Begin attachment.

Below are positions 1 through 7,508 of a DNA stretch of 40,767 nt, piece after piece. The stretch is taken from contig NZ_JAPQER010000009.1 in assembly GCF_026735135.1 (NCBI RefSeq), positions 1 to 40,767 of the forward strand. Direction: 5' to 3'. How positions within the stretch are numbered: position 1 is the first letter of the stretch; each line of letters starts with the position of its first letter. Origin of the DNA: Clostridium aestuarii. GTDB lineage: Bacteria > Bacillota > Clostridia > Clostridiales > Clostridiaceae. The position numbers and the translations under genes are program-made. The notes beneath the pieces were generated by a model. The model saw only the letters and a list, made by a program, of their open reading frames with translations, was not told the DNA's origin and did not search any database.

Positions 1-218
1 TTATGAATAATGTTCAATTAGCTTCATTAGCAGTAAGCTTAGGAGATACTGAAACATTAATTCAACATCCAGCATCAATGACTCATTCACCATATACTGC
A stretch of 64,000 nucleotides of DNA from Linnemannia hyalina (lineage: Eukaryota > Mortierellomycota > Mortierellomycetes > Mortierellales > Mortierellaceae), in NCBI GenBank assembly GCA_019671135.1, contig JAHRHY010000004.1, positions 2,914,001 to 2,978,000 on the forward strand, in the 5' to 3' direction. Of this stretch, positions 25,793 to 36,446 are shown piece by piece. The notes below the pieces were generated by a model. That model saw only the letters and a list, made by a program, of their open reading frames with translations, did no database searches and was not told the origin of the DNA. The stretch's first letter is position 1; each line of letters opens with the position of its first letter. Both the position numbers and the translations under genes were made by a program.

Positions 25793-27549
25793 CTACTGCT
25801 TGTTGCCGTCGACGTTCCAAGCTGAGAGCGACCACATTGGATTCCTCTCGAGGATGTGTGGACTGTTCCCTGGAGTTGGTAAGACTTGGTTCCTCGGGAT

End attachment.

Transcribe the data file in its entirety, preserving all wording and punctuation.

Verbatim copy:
Below are positions 1 through 7,508 of a DNA stretch of 40,767 nt, piece after piece. The stretch is taken from contig NZ_JAPQER010000009.1 in assembly GCF_026735135.1 (NCBI RefSeq), positions 1 to 40,767 of the forward strand. Direction: 5' to 3'. How positions within the stretch are numbered: position 1 is the first letter of the stretch; each line of letters starts with the position of its first letter. Origin of the DNA: Clostridium aestuarii. GTDB lineage: Bacteria > Bacillota > Clostridia > Clostridiales > Clostridiaceae. The position numbers and the translations under genes are program-made. The notes beneath the pieces were generated by a model. The model saw only the letters and a list, made by a program, of their open reading frames with translations, was not told the DNA's origin and did not search any database.

Positions 1-218
1 TTATGAATAATGTTCAATTAGCTTCATTAGCAGTAAGCTTAGGAGATACTGAAACATTAATTCAACATCCAGCATCAATGACTCATTCACCATATACTGC
A stretch of 64,000 nucleotides of DNA from Linnemannia hyalina (lineage: Eukaryota > Mortierellomycota > Mortierellomycetes > Mortierellales > Mortierellaceae), in NCBI GenBank assembly GCA_019671135.1, contig JAHRHY010000004.1, positions 2,914,001 to 2,978,000 on the forward strand, in the 5' to 3' direction. Of this stretch, positions 25,793 to 36,446 are shown piece by piece. The notes below the pieces were generated by a model. That model saw only the letters and a list, made by a program, of their open reading frames with translations, did no database searches and was not told the origin of the DNA. The stretch's first letter is position 1; each line of letters opens with the position of its first letter. Both the position numbers and the translations under genes were made by a program.

Positions 25793-27549
25793 CTACTGCT
25801 TGTTGCCGTCGACGTTCCAAGCTGAGAGCGACCACATTGGATTCCTCTCGAGGATGTGTGGACTGTTCCCTGGAGTTGGTAAGACTTGGTTCCTCGGGAT